ESA debris radar detects first space objects

ESA's prototype SSA radar will help Europe develop capabilities in space-debris surveillance
Test radar in Spain
25 February 2014

A prototype radar that will help Europe to develop capabilities in space-debris surveillance is performing above expectations, and is showing its capability to detect objects in low orbits.

The radar, installed in the Madrid region of Spain, was handed over to ESA by industry in November after extensive testing.

This novel sensor contains key technologies for detecting space debris in low orbits and is an important step towards operational radars. Building collision warning capabilities would boost the safety of Europe’s satellites in low and medium orbits.

The testbed is already spotting objects of around a metre in size, depending on their altitude and other factors. While this is less than the performance needed for a fully operational system – where around 10 cm is required – it is already sufficient to test and refine new technologies and techniques, and is an important first step.

The radar is in a fully secure area, and all the test and validation activities are performed according to an agreed ESA data policy – the Space Situational Awareness (SSA) Programme Security Instructions – put in place especially for this installation.

During future testing, the radar data will be declassified – filtered against a ‘white list’ of authorised space objects – before being sent to ESA’s SSA system for further processing and cataloguing.

Radar has excellent performance

Landsat 5 followed by radar developed by ESA's Space Situational Awareness (SSA) programme
Landsat 5 followed by radar

“During the acceptance tests we realised that the radar was showing excellent performance,” says Gian Maria Pinna, Ground Segment Manager in the SSA programme office.

“Even without a full calibration of the system, which will take several months, we could detect smaller objects and at a longer range than expected.

“A good example is Landsat-5, which presents a radar diameter of just 3.6 m at the relatively high altitude of 537 km.”

Orbital Sciences Corp. Cygnus commercial cargo craft attached to the end of the Canadarm2 robotic arm
Cygnus craft attached to the ISS's robotic arm

In January, while test tracking the International Space Station – obviously a large target – engineers were puzzled when they detected two objects.

“Then we realised that we had observed the undocking of the much, much smaller Cygnus cargo service craft from the Station.”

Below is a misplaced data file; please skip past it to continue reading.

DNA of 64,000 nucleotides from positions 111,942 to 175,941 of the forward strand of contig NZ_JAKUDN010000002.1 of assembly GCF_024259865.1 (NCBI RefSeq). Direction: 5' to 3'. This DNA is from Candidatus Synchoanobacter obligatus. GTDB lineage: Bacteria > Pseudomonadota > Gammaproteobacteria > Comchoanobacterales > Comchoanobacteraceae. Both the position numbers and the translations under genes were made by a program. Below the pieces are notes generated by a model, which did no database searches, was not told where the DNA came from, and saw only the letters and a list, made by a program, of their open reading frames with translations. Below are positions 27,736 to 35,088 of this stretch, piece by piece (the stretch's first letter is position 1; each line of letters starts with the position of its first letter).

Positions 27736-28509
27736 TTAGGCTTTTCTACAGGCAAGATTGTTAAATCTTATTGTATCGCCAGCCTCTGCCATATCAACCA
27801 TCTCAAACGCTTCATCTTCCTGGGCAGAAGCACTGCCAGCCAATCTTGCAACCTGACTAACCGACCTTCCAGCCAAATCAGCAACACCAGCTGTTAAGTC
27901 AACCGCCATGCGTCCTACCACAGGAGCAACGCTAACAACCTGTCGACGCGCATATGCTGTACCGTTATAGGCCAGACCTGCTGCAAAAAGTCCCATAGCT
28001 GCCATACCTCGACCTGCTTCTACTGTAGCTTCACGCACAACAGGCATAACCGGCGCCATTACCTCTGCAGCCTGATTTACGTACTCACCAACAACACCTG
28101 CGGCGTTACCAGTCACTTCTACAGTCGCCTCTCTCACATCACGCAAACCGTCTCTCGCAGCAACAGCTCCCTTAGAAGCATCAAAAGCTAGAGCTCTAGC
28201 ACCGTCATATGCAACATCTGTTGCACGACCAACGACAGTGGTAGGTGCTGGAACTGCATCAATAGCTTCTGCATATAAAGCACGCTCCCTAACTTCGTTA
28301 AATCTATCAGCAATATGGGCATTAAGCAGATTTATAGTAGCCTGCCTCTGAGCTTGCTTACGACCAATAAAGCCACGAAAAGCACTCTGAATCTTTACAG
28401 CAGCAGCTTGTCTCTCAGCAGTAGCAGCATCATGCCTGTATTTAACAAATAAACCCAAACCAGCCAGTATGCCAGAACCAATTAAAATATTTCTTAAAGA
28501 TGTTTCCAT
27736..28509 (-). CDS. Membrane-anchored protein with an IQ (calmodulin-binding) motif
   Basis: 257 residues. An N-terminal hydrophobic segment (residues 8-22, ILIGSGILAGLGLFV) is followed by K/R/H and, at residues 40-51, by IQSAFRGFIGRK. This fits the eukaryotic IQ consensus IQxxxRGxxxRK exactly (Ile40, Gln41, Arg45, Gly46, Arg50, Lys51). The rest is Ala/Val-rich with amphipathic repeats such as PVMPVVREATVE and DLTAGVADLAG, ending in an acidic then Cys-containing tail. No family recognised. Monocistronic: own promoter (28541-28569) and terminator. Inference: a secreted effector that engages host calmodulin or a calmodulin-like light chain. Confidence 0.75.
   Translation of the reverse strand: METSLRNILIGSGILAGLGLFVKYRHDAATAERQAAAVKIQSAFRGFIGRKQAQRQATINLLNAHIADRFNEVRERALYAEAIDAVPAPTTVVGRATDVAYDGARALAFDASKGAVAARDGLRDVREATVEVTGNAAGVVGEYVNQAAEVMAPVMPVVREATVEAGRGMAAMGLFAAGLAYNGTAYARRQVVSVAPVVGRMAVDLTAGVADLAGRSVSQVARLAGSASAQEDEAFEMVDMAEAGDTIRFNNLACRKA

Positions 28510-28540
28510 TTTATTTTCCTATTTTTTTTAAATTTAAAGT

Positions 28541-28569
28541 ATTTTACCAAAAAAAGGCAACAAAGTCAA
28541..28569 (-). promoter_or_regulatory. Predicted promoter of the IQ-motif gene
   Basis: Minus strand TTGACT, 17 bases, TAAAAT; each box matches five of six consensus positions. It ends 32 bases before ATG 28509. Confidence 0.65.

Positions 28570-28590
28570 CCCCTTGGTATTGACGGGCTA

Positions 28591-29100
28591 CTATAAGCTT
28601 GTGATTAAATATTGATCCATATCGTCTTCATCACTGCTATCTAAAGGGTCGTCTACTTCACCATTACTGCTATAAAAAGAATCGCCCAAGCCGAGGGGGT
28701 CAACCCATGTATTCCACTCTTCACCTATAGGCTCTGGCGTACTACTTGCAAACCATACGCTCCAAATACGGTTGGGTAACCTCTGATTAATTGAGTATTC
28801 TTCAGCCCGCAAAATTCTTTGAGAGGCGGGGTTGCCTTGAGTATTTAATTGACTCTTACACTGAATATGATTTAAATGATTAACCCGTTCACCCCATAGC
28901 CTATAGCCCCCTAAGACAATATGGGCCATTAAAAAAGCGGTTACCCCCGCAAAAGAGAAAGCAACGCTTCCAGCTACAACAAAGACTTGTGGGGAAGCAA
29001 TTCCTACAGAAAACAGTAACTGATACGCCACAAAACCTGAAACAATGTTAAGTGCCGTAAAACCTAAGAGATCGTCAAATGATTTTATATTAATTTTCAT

The radar has also detected ESA’s GOCE  and Swarm satellites, debris from spent launch stages, and other objects of around a metre.

Orbital debris pose risks

ISS and Cygnus followed by radar developed by ESA's Space Situational Awareness (SSA) programme
ISS and Cygnus followed by radar

It is estimated that more than 700 000 hazardous debris objects – many just 1–2 cm in size – are in orbit and have the potential to damage or destroy operational satellites.

Any shutdown or loss of services from satellites would seriously affect a wide range of commercial and civil activities, including commercial land, air and sea travel, maritime navigation, telecommunications, information technology and networks, broadcasting, climate monitoring and weather forecasting, to name but a few.

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ESA’s SSA programme office and Spain’s Indra Espacio signed a €4.7 million contract to build the radar in 2010. Indra Espacio leads a consortium comprising Indra and Germany’s Fraunhofer Institute for High Frequency Physics and Radar Techniques (FHR).

The test radar has a ‘monostatic’ design, in which the transmitter and receiver are collocated within just a few hundred metres.

It will be complemented by a second test radar using a ‘bistatic’ design – with a geographically separated transmitter and receiver – being developed by a consortium under France’s ONERA, as well as a set of optical and laser-based telescopes for the surveillance and tracking of higher orbits.

“The acceptance of the first element of such a complex network of sensors marks a significant milestone in ESA’s SSA programme,” says Nicolas Bobrinsky, programme head.

“The technologies being developed within the programme are fundamental for the creation of future operational systems that Europe might deploy to safeguard its satellites against the threats posed by space debris.”

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